Seth Godin wrote an interesting entry called ‘Economies of small’ a few days ago. I have a view on the challenge of how people reason about economies of scope against economies of scale. Below is a paraphrased excerpt from my upcoming book “Built to Thrive”:
Scale: Most innovation approaches focus on the concept of staging. More contemporary methods are generally socially oriented as explained in A more socially aware society. The principle is that many ideas are collected and through a staged and methodical process thinned out to the point where the only idea left is the one worth implementing. This might work in the product world, but in services companies this approach is far too restrictive as services are delivered across a larger group of people and are generally more humanistic. Banks for example share customer interactions between digital channels and human based channels.
Scope: Delivering one great services concept (that starts in the form of an idea) presents the opposite approach as the previous. People are directed towards creating ideas based on an existing dominant idea. Allow them to socialize and you will find that many ideas will be developed from one great concept. Let’s take a basic example of banking; what is the dominant idea behind retail banking? You receive money from sources like the public and government and channel this to customers for a profit. That’s it. Developing this idea is the core to all inventions in banking.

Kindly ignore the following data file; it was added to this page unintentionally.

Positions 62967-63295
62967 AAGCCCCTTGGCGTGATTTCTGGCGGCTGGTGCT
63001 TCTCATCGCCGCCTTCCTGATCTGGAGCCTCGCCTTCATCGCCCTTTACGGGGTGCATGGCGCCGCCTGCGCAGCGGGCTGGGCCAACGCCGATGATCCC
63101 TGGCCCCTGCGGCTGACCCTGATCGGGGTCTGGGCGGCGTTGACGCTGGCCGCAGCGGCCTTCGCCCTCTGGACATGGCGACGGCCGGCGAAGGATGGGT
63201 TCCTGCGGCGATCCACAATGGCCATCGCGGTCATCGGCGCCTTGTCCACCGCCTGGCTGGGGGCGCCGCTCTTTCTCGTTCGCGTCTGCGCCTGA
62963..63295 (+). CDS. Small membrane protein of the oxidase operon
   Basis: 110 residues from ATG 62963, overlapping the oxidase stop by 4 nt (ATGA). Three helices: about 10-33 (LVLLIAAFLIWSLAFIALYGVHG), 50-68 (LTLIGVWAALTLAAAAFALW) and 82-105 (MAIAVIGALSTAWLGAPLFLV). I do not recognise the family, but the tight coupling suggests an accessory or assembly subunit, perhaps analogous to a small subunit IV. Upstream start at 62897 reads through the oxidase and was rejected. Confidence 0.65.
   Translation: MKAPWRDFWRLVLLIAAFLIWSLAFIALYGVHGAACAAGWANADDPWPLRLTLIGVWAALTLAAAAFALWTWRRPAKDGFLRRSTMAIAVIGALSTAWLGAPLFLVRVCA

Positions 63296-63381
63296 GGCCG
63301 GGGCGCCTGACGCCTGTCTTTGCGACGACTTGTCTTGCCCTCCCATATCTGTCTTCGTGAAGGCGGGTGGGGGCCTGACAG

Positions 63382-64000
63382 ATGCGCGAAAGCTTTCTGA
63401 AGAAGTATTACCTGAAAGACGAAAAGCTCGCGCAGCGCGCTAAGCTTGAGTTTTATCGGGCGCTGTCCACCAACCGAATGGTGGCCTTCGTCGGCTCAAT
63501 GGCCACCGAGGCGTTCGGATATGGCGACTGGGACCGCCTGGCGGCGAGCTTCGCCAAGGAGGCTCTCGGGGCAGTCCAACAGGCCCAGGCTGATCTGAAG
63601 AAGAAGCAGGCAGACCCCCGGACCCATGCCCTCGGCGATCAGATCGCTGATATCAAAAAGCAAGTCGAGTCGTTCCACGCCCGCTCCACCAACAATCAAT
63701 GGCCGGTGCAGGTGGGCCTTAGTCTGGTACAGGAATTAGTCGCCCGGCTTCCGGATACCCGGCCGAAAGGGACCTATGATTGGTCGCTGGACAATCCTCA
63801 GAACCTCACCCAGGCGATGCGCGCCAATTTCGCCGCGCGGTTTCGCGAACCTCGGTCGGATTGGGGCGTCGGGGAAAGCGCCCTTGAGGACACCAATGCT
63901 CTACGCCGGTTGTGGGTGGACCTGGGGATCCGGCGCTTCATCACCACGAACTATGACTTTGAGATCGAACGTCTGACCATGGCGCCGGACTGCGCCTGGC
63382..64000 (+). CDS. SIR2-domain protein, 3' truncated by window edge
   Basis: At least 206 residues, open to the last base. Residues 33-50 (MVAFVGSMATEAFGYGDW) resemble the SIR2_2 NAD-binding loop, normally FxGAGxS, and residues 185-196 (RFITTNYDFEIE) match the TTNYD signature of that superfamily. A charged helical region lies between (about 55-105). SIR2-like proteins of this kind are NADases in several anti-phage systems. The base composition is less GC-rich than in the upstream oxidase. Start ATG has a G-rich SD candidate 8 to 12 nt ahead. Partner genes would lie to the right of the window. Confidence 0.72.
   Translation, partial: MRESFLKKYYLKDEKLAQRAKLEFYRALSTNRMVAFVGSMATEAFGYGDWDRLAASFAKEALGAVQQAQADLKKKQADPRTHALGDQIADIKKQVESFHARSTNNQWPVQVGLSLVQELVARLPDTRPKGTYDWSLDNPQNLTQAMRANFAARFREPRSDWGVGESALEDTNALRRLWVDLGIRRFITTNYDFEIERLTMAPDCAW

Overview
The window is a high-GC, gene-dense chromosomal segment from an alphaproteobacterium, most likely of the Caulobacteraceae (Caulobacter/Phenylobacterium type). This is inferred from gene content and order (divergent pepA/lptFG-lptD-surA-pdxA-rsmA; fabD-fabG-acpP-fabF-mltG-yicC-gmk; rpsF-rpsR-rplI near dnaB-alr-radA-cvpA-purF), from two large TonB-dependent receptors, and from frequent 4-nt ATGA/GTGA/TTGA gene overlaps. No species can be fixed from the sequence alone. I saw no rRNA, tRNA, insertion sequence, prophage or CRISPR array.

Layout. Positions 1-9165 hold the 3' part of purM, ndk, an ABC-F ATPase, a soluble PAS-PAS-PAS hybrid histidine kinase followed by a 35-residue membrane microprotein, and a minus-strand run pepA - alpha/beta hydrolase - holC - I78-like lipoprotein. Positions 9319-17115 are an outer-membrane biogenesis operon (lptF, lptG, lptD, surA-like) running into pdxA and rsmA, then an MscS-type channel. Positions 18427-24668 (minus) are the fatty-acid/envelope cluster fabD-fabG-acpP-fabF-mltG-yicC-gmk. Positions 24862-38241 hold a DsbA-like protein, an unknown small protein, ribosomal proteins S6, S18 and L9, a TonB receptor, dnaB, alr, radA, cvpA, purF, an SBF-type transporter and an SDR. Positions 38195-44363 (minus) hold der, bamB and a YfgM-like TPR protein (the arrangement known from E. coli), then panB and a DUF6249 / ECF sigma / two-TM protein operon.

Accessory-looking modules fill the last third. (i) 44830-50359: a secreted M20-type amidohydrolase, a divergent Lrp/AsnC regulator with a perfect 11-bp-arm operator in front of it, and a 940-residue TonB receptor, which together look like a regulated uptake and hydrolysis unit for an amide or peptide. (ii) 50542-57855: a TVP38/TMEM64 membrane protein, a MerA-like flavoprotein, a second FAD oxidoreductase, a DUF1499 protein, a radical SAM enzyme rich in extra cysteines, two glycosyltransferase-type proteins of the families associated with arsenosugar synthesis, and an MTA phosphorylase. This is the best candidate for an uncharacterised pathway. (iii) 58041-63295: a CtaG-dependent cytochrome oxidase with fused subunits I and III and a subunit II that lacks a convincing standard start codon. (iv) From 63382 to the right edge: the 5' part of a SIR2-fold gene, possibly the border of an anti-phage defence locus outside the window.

Figure: When one great idea gets developed
Scale of scope: Let’s look at the alternative approach. If you already have a dominant idea, use this idea as the context for others to generate ideas. Most service companies already have great ideas and typically fine-tune the implementations of these ideas over time. To rethink operating approaches, business models or even the way in which the offering gets delivered to clients, new ideas can be generated to use the core capabilities of the business to drive new service inventions.